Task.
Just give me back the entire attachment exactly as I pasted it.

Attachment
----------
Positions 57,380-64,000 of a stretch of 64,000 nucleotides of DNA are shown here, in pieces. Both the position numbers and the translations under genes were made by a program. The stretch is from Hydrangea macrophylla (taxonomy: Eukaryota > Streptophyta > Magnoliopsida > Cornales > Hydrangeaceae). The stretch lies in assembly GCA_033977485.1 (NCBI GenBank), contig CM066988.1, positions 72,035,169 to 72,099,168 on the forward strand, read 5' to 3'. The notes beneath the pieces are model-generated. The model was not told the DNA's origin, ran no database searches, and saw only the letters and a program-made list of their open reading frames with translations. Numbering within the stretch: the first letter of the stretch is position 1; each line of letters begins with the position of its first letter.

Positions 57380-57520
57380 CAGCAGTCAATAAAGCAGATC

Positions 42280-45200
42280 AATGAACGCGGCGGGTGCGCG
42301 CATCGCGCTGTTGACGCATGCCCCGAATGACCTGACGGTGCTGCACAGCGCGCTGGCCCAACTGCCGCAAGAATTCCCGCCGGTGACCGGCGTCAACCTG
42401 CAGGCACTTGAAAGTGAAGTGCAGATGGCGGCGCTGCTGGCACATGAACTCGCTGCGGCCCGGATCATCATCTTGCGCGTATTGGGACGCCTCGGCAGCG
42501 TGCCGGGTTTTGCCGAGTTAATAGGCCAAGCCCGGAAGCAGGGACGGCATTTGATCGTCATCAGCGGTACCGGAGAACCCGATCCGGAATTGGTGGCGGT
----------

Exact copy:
Positions 57,380-64,000 of a stretch of 64,000 nucleotides of DNA are shown here, in pieces. Both the position numbers and the translations under genes were made by a program. The stretch is from Hydrangea macrophylla (taxonomy: Eukaryota > Streptophyta > Magnoliopsida > Cornales > Hydrangeaceae). The stretch lies in assembly GCA_033977485.1 (NCBI GenBank), contig CM066988.1, positions 72,035,169 to 72,099,168 on the forward strand, read 5' to 3'. The notes beneath the pieces are model-generated. The model was not told the DNA's origin, ran no database searches, and saw only the letters and a program-made list of their open reading frames with translations. Numbering within the stretch: the first letter of the stretch is position 1; each line of letters begins with the position of its first letter.

Positions 57380-57520
57380 CAGCAGTCAATAAAGCAGATC

Positions 42280-45200
42280 AATGAACGCGGCGGGTGCGCG
42301 CATCGCGCTGTTGACGCATGCCCCGAATGACCTGACGGTGCTGCACAGCGCGCTGGCCCAACTGCCGCAAGAATTCCCGCCGGTGACCGGCGTCAACCTG
42401 CAGGCACTTGAAAGTGAAGTGCAGATGGCGGCGCTGCTGGCACATGAACTCGCTGCGGCCCGGATCATCATCTTGCGCGTATTGGGACGCCTCGGCAGCG
42501 TGCCGGGTTTTGCCGAGTTAATAGGCCAAGCCCGGAAGCAGGGACGGCATTTGATCGTCATCAGCGGTACCGGAGAACCCGATCCGGAATTGGTGGCGGT